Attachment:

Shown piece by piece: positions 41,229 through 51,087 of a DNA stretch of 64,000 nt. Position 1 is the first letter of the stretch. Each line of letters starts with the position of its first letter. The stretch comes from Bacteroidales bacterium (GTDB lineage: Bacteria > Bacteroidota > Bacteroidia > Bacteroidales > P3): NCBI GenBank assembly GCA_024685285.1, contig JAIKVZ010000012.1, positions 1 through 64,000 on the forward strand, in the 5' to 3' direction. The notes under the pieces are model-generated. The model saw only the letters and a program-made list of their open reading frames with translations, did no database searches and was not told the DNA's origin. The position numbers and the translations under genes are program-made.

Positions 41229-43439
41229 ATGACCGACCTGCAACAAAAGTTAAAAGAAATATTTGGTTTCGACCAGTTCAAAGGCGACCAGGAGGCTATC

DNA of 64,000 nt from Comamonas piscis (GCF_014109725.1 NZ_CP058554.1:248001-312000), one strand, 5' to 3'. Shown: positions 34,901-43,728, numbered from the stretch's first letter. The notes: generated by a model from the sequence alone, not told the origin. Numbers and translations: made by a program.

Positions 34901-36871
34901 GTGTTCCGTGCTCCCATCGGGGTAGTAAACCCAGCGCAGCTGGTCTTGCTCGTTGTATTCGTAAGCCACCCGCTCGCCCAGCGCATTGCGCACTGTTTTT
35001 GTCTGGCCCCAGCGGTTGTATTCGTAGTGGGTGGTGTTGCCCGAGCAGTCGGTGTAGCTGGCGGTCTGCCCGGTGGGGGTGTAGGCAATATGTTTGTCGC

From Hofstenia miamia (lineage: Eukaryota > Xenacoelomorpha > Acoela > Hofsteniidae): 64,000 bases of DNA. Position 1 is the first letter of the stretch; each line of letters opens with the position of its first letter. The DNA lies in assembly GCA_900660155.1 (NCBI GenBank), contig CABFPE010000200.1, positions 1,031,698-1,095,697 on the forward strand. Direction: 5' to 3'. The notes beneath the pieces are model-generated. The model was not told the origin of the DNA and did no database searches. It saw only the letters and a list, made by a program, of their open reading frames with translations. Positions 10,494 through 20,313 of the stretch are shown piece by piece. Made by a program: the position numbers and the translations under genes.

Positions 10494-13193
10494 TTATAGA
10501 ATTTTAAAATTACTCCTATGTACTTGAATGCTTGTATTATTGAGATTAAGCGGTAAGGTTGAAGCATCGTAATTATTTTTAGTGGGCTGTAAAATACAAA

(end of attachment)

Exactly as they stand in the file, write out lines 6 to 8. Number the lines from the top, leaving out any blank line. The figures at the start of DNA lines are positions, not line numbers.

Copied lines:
34901 GTGTTCCGTGCTCCCATCGGGGTAGTAAACCCAGCGCAGCTGGTCTTGCTCGTTGTATTCGTAAGCCACCCGCTCGCCCAGCGCATTGCGCACTGTTTTT
35001 GTCTGGCCCCAGCGGTTGTATTCGTAGTGGGTGGTGTTGCCCGAGCAGTCGGTGTAGCTGGCGGTCTGCCCGGTGGGGGTGTAGGCAATATGTTTGTCGC

From Hofstenia miamia (lineage: Eukaryota > Xenacoelomorpha > Acoela > Hofsteniidae): 64,000 bases of DNA. Position 1 is the first letter of the stretch; each line of letters opens with the position of its first letter. The DNA lies in assembly GCA_900660155.1 (NCBI GenBank), contig CABFPE010000200.1, positions 1,031,698-1,095,697 on the forward strand. Direction: 5' to 3'. The notes beneath the pieces are model-generated. The model was not told the origin of the DNA and did no database searches. It saw only the letters and a list, made by a program, of their open reading frames with translations. Positions 10,494 through 20,313 of the stretch are shown piece by piece. Made by a program: the position numbers and the translations under genes.